Four Oregon hikes put the wonder in winter wonderland
Story and Photo by Victoria Tinker
Bagby Hot Springs
Distance from CCC: 67.8 miles, 2 hours
Length of Trail: 1.3 miles
Parking Fee: $5 per person
Take a nice long soak in an outdoor hot tub at Babgy. This hot spring is located 67.8 miles from Clackamas Community College. It is a two-hour drive out to the Mt. Hood National Forest. The hike is more for experience than working out. The trail is 1.3 miles of fairly flat land, with the exception of a few hills but nothing a 65-year-old man or woman couldn’t handle. There is also a camping ground that’s connected to the bottom of the trail.
Bagby has many perks, one of them being that this is a great spot to hike at any time of the year. This hot spring really knows how to take the edge off in winter and in the summer you can take advantage of the ice cold Collawash River, about 7 miles NE. Once you get to Bagby, you’ll run into many magical treasures so keep your eyes peeled. One very magical treasure is the “fairy hole,” where fellow hikers leave goodies for wildlife or other hikers to find. There’s also a wishing well below one of the many bridges along the trail. When you arrive at the springs, you’ll see three bath houses.
One contains five single tubs and one community tub. The lower bath house contains three single tubs and one community tub. In the upper bath house located about 100 yards from the other two, there is one more tub for soaking in private. So grab your suit, a towel, $5 per person, a friend and go explore the Mt. Hood National Forest
Story and Photo by Cassidy White
Silver Falls State Park
Distance from CCC: 39.6 miles, 55 minutes
Length of Trail: 7.2 miles
Parking Fee: $5
Silver Falls State Park has many enticing features that make it one to visit year after year. The park contains multiple trails including a hike called the “Trail of Ten Falls,” which is seven miles long.
It embodies all that nature is. There are breathtaking waterfalls and soothing creeks that run alongside the trails. Trees soar up into the sky and surround you in their bright greenery.
Although you can’t always see the multitude of birds resting in the trees, you can always hear their small chirps. Silver Falls is alluring regardless of the season. In the winter, the surrounding trees and creeks turn white with the fallen snow transforming it into a frozen paradise.
In the spring, the trails are a luminous hue of green as the leaves shine from rain water. Although it’s not ideal to hike in the rain, it’s a natural wonder to watch the drops of rain disturb the surface of the water. The sound it makes is indescribable. In the summer, the springs serve a new purpose. There are deep water holes along the trails perfect for cooling off after a long hike in the sun.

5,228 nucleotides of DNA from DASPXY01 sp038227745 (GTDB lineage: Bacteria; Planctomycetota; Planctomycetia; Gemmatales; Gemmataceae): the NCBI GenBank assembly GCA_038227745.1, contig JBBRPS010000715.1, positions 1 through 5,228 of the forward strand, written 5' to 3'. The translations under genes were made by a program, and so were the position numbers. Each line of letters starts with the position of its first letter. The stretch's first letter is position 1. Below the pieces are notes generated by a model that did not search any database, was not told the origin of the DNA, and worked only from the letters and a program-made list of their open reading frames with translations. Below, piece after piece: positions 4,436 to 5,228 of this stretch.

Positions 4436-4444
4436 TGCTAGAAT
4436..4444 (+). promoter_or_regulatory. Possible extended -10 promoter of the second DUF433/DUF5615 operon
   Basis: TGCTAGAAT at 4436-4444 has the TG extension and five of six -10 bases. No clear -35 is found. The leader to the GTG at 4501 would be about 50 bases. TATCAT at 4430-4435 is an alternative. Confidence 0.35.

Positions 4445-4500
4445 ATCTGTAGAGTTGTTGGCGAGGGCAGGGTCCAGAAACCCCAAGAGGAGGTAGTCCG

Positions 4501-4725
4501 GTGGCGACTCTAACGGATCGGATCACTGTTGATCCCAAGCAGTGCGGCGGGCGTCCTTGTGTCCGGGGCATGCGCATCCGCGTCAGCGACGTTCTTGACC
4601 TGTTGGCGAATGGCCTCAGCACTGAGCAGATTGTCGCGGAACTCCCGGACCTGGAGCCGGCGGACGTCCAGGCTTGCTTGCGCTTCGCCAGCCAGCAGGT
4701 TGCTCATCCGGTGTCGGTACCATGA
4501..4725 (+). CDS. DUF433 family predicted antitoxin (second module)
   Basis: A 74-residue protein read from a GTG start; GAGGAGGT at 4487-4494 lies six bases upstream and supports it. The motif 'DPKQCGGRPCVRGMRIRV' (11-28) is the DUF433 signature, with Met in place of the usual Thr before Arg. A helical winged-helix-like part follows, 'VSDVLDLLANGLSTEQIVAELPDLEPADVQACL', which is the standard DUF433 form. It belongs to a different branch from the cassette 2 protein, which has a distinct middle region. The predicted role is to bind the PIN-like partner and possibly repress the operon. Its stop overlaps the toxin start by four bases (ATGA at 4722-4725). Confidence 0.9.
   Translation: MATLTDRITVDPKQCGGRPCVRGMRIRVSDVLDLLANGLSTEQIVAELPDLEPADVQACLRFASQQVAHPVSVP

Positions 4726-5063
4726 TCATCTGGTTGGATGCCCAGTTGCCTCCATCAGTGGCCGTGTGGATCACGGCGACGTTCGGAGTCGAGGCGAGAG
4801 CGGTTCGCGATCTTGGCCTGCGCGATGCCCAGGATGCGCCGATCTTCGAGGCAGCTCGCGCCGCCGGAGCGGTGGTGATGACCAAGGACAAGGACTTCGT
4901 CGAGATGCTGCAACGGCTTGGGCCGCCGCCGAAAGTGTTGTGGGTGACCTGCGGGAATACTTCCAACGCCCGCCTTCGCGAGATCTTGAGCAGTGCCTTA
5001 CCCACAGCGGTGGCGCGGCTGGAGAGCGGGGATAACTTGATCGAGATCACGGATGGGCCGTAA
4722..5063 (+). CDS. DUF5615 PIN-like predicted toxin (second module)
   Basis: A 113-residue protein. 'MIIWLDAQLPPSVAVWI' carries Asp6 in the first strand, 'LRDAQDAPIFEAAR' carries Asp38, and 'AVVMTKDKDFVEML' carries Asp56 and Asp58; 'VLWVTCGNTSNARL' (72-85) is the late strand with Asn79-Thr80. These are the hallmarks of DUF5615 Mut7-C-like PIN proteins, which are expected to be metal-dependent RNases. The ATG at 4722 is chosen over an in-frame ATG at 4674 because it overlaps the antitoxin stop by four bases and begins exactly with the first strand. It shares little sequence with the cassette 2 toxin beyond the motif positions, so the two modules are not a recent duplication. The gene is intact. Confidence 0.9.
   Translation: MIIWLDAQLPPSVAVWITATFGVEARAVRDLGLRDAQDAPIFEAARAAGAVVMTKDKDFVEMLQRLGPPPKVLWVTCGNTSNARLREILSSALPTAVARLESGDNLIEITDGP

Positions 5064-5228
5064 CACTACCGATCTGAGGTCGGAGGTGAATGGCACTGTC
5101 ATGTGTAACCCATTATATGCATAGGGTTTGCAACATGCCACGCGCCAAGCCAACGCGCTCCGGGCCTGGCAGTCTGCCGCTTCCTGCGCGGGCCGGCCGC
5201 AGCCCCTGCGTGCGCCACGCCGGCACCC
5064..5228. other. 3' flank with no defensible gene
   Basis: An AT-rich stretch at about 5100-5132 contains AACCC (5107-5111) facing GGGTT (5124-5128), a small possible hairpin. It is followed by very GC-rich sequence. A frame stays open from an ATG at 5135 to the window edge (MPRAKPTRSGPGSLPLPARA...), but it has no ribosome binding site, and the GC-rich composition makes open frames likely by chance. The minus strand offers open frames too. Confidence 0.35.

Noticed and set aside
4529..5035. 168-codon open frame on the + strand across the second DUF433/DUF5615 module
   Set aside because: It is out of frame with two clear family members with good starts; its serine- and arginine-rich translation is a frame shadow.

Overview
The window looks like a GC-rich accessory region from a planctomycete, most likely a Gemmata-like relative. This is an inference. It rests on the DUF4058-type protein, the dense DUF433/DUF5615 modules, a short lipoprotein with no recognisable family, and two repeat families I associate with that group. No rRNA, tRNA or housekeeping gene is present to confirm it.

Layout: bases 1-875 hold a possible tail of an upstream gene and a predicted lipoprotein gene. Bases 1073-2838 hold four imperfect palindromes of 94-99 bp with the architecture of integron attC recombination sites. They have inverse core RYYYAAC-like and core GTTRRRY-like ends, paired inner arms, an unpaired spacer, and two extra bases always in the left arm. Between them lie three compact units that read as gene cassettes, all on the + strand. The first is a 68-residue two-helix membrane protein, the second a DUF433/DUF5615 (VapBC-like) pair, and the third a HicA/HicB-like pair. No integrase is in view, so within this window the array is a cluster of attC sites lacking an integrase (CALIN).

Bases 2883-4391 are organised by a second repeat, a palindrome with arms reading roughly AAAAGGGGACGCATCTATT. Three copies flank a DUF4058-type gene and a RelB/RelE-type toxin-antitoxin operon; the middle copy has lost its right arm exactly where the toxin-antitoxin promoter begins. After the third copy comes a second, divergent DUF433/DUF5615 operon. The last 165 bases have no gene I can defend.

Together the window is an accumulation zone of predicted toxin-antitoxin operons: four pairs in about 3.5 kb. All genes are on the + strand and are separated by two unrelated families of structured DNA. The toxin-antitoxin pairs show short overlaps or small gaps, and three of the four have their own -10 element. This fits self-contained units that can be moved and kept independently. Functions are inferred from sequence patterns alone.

In the fall, the park is unlike anything else. The rushing water of the falls paired with the trickle of the creeks creates an echoing symphony. The trails, rocks, logs and trees are covered in green, orange, yellow and red leaves. Regardless of the season, Silver Falls is sure to provide outdoor lovers with a unique experience.
Story and Photo by Katie Archer
Eagle Creek Trailhead
Distance from CCC: 48.9 miles, 52 minutes
Length of Trail: 4+ miles
Parking fee: $5
Escaping the city noise to be surrounded by the sound of rushing water, the Eagle Creek trailhead is a start for many different hikes. There’s also a fish hatchery, a day use picnic area and the Eagle Creek campground.
One of the extra trails in the area is the Gorge Trail that starts by a bridge and will lead hikers to Wauna Viewpoint. This trail is above I-84, so people can still hear the traffic but there are breaks in the trees, providing beautiful views of the Gorge. I didn’t go very far on this trail.
Distance for the Eagle Creek Trail will vary depending on how far someone wants to hike: Punchbowl Falls, High Bridge or Tunnel Falls. Hikers can even reach Wahtum Lake if they choose, about a 26.5 mile loop. The trail does get narrow at times and provides a beautiful getaway from the city. I went past Punchbowl Falls but didn’t make it to the High Bridge.
Be careful with valuables and identity information. With the trailhead being right off of I-84, it’s appealing to thieves. I didn’t experience any problems while I was there.
Story and Photo by Shaylyn Struna
Distance from CCC: 38.6 miles, 48 min
Length of Trail: 2+ miles
Parking Fee: none
Multnomah Falls is one hike that is a must for anyone, whether you’re a nature lover or not.
The trailhead is approximately 40 miles from Clackamas Community College. You can get to this spot by taking I-205 North, exit 22 to I-84 East and continuing until exit 31.
At the base of the hike is a historic stone lodge. The hike itself is a little more than two miles, round trip. The difficulty level is considered moderate because it has quite a slope. The elevation gain is about 700 feet. Starting on the hike, after a couple turns, you will end up at a stone bridge.
I actually thought this was the end, but if you pass the stone bridge and stay right, you can hike to the very top. The viewpoint at the top features a balcony of sorts to look out from, as well as other trails to a further hike. The paved path is a bit bumpy so you will need to watch your step, especially if it rains, which it always does. If you have asthma, bring an inhaler.
Also, expect the trail to be crowded. The viewpoints are definitely worth the hike. Not only is there Multnomah Falls, there are numerous falls, viewpoints and nature spots to stop off at on the way.